He believes that the recent re-election of President Vladimir Putin reflected the Russian people’s support for his policies, including that on energy, which he said has been crucial to the country’s economic well-being. “President Putin has a strong interest in the energy sector and is most likely to continue with the present policy,” he said, adding that there will be a stronger drive for more efficiency and lower costs with the help of modern technology and artificial intelligence in energy production. 

Under its energy strategy until 2035 is a plan to develop 2,000 new oil fields and at the same time to find ways to balance its dependency on oil and gas. And if Western countries think they can disrupt Russia’s energy sector with their sanctions, they are wrong. 

“The sanctions are not a major problem. We know what we are doing and nobody can stop us except ourselves,” Valentinovich said.

Russia is now the world’s biggest exporter of oil and second-biggest producer of natural gas. And with its increasingly assertive geopolitical role, critics in the West believe it shouldn’t be a surprise if Russia were to aim to become a global energy superpower wielding its vast reserves of oil and gas as a foreign policy tool. But such a notion is quickly dismissed by those running one of the country’s leading oil companies.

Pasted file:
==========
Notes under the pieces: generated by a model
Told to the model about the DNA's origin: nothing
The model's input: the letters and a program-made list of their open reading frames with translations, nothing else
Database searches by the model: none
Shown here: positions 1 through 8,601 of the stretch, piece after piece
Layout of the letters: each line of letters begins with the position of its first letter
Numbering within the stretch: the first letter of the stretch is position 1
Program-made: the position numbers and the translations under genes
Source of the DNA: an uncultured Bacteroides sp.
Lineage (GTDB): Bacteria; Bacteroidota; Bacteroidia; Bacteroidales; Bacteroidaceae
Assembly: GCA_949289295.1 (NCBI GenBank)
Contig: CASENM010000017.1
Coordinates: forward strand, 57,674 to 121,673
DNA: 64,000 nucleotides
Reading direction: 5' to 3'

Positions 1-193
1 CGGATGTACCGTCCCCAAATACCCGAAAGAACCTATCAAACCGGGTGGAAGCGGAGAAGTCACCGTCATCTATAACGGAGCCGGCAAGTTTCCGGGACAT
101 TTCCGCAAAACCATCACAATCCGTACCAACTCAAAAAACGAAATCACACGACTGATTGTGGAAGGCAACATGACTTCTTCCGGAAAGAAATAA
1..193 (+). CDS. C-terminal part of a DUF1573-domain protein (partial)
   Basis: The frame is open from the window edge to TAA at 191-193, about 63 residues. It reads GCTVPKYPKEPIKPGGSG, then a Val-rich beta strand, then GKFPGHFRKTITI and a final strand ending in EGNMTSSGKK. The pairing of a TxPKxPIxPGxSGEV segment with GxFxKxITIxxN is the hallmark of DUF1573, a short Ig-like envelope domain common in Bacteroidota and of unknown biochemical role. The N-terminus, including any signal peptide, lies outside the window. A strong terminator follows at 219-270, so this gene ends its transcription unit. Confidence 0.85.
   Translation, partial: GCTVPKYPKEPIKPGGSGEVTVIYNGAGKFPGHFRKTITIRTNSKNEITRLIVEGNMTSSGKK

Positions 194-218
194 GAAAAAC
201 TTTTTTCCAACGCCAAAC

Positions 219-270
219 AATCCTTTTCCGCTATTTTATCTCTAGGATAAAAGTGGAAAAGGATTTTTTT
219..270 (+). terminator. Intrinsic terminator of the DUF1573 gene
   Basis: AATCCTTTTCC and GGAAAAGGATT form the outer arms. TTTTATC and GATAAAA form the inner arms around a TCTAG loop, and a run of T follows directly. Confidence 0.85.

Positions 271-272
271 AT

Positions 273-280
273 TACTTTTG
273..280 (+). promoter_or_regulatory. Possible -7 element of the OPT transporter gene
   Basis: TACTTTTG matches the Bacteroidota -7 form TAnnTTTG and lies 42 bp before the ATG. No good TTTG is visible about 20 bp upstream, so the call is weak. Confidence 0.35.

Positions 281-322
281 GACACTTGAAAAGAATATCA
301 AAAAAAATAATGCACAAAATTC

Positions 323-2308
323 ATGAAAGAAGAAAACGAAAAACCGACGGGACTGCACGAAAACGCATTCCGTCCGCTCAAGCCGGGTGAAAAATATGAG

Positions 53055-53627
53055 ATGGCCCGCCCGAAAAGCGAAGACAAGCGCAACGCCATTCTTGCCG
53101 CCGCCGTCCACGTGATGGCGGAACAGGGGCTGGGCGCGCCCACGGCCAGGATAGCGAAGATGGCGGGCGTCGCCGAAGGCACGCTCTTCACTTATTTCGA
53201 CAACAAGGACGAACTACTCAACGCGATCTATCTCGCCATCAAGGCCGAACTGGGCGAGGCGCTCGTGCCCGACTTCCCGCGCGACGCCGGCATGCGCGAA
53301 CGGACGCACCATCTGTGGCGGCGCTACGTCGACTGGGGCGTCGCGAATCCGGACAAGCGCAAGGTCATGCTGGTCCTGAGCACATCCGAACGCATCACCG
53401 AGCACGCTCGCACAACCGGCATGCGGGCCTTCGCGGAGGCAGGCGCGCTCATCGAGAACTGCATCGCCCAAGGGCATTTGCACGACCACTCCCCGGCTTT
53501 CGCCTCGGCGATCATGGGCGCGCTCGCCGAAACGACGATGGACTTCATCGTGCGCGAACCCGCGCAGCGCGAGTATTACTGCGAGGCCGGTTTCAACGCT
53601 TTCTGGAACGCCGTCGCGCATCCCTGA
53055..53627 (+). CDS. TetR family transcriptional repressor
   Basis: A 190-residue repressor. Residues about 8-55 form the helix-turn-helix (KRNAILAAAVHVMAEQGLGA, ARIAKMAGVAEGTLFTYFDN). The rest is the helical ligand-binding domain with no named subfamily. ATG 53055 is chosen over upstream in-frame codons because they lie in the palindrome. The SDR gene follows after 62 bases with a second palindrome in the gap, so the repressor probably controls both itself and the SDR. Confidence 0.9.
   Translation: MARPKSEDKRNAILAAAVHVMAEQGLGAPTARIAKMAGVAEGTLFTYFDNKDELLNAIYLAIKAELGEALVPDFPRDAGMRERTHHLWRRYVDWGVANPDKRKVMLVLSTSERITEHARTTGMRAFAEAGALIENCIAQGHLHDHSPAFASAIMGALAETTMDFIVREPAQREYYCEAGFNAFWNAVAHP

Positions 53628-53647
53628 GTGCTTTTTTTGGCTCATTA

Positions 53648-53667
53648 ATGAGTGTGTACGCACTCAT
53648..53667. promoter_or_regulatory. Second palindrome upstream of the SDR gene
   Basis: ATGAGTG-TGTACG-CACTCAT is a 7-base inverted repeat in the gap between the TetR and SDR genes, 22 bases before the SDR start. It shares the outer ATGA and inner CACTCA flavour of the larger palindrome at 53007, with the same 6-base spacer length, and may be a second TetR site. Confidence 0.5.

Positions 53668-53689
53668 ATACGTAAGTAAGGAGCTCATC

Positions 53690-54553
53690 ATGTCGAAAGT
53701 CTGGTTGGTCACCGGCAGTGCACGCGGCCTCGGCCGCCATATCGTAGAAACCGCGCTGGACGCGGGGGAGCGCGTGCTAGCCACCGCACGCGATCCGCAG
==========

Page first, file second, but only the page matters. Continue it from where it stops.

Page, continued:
“That is something far from reality,” said Pavel Baluta, project manager of the investor relations department of Rosneft, referring to what he described as distorted Western news reports about how Russia under Putin has been using oil to augment its diplomacy. 

He insisted that Rosneft, which is 50-per cent government-owned, conducted energy sales transactions based on economic calculations without political interference. He said that although government representatives sit on its board of directors, Rosneft is independent in its day-to-day management and decision-making.

He admitted that sanctions imposed by Western countries may have a direct effect on deep-water oil exploration and drilling and certain aspects of financing, but do not interfere with on-shore operations. 

Tevin said PTT’s cooperation with Russian energy firms is in its initial stage, involving purchases of the country’s liquefied natural gas, but this would gradually be expanded to include joint ventures in surveys and exploration in the future.